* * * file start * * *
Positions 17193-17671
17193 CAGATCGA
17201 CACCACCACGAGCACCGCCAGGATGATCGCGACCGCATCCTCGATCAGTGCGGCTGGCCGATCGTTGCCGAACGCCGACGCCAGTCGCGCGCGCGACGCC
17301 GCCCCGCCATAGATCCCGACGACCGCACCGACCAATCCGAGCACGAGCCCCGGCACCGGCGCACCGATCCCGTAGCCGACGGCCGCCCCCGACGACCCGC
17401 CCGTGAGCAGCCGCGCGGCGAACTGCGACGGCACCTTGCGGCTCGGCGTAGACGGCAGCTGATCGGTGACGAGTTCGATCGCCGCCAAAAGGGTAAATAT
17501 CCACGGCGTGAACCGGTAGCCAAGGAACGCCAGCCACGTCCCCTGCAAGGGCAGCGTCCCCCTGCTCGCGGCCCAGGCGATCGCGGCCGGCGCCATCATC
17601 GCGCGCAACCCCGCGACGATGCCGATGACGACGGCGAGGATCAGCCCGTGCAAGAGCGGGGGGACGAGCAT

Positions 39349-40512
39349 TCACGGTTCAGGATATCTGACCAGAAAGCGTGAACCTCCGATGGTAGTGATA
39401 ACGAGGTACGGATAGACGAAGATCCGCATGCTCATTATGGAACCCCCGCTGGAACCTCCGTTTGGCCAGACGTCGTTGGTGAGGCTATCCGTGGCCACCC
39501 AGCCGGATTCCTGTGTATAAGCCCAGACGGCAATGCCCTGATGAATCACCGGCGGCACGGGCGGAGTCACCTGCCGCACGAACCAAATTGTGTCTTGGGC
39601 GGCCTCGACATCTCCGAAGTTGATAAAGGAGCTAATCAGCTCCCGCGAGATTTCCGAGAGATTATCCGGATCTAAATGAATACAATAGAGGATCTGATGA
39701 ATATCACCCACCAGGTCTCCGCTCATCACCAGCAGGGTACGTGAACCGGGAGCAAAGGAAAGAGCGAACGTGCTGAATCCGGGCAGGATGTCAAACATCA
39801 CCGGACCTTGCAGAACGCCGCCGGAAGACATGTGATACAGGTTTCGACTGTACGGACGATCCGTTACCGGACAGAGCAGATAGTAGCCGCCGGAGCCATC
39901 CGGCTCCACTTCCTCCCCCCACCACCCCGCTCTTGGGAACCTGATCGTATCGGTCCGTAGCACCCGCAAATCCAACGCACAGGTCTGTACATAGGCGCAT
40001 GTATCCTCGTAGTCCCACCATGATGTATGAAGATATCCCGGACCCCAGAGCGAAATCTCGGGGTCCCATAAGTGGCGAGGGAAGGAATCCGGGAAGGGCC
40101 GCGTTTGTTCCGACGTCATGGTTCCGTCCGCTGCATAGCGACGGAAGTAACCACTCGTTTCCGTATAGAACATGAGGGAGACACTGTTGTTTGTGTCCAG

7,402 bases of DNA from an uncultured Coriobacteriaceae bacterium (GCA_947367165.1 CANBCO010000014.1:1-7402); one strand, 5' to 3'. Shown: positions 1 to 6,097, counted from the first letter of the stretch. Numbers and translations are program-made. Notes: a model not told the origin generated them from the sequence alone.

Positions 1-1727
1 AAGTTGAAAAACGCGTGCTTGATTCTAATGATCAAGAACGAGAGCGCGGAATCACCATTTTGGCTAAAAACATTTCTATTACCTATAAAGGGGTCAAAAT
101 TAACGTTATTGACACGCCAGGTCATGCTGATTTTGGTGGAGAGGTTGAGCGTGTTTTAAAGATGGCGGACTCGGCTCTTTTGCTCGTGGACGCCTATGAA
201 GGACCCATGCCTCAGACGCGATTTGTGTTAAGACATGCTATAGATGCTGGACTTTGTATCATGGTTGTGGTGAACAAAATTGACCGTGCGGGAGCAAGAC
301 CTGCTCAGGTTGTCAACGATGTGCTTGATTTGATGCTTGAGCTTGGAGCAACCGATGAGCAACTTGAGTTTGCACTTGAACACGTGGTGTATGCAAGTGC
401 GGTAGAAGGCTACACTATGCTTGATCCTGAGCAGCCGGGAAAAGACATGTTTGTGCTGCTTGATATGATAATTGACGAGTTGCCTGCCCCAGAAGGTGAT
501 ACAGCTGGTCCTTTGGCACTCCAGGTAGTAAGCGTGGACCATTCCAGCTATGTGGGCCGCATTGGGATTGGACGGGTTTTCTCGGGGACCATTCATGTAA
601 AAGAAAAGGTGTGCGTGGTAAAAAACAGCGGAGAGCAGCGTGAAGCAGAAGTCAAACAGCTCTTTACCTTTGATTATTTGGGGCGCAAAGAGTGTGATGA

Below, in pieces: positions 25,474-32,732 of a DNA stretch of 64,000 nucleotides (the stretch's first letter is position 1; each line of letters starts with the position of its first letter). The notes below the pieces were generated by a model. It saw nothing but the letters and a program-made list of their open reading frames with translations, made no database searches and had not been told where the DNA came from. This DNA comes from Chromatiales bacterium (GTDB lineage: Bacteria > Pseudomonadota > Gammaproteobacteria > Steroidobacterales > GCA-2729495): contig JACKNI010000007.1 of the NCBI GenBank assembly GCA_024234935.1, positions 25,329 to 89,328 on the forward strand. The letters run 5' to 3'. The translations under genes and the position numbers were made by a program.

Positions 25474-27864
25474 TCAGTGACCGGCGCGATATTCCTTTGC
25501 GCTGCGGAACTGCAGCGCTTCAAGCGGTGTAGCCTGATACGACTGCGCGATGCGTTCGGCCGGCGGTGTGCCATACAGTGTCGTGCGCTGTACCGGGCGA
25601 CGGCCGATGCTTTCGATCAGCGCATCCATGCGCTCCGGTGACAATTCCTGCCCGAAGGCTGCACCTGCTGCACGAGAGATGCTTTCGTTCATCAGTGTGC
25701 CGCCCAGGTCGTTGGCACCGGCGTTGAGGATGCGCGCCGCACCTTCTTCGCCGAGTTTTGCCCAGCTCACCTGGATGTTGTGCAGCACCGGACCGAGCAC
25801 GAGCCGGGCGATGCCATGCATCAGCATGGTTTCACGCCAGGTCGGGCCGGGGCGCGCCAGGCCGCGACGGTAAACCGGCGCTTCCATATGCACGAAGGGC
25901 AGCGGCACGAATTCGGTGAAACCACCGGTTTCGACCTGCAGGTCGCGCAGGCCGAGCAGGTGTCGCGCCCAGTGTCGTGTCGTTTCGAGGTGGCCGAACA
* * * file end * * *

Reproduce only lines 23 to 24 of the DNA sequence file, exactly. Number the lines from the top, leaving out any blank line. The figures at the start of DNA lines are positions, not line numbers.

301 CTGCTCAGGTTGTCAACGATGTGCTTGATTTGATGCTTGAGCTTGGAGCAACCGATGAGCAACTTGAGTTTGCACTTGAACACGTGGTGTATGCAAGTGC
401 GGTAGAAGGCTACACTATGCTTGATCCTGAGCAGCCGGGAAAAGACATGTTTGTGCTGCTTGATATGATAATTGACGAGTTGCCTGCCCCAGAAGGTGAT